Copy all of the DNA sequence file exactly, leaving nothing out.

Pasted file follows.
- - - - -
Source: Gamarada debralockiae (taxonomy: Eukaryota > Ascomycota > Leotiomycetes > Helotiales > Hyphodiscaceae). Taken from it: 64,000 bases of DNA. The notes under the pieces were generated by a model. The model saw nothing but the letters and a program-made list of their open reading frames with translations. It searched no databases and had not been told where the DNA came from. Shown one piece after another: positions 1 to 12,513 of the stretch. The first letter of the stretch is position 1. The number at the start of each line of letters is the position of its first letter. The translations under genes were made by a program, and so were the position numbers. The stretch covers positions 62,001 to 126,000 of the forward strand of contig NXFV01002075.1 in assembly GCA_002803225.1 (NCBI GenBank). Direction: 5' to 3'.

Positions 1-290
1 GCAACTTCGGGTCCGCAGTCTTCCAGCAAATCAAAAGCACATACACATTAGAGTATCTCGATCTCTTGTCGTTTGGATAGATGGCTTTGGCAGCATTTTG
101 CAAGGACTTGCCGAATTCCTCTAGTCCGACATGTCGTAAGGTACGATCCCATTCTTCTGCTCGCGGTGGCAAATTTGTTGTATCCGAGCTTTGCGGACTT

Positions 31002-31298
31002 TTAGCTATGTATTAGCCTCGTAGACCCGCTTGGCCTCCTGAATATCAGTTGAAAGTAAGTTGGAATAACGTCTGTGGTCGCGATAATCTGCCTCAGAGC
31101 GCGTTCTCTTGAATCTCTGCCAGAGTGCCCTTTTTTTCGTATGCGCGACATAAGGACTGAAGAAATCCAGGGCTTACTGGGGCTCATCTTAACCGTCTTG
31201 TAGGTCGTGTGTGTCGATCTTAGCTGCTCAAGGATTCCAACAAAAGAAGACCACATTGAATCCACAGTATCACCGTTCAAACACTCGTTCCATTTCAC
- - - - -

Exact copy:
Source: Gamarada debralockiae (taxonomy: Eukaryota > Ascomycota > Leotiomycetes > Helotiales > Hyphodiscaceae). Taken from it: 64,000 bases of DNA. The notes under the pieces were generated by a model. The model saw nothing but the letters and a program-made list of their open reading frames with translations. It searched no databases and had not been told where the DNA came from. Shown one piece after another: positions 1 to 12,513 of the stretch. The first letter of the stretch is position 1. The number at the start of each line of letters is the position of its first letter. The translations under genes were made by a program, and so were the position numbers. The stretch covers positions 62,001 to 126,000 of the forward strand of contig NXFV01002075.1 in assembly GCA_002803225.1 (NCBI GenBank). Direction: 5' to 3'.

Positions 1-290
1 GCAACTTCGGGTCCGCAGTCTTCCAGCAAATCAAAAGCACATACACATTAGAGTATCTCGATCTCTTGTCGTTTGGATAGATGGCTTTGGCAGCATTTTG
101 CAAGGACTTGCCGAATTCCTCTAGTCCGACATGTCGTAAGGTACGATCCCATTCTTCTGCTCGCGGTGGCAAATTTGTTGTATCCGAGCTTTGCGGACTT

Positions 31002-31298
31002 TTAGCTATGTATTAGCCTCGTAGACCCGCTTGGCCTCCTGAATATCAGTTGAAAGTAAGTTGGAATAACGTCTGTGGTCGCGATAATCTGCCTCAGAGC
31101 GCGTTCTCTTGAATCTCTGCCAGAGTGCCCTTTTTTTCGTATGCGCGACATAAGGACTGAAGAAATCCAGGGCTTACTGGGGCTCATCTTAACCGTCTTG
31201 TAGGTCGTGTGTGTCGATCTTAGCTGCTCAAGGATTCCAACAAAAGAAGACCACATTGAATCCACAGTATCACCGTTCAAACACTCGTTCCATTTCAC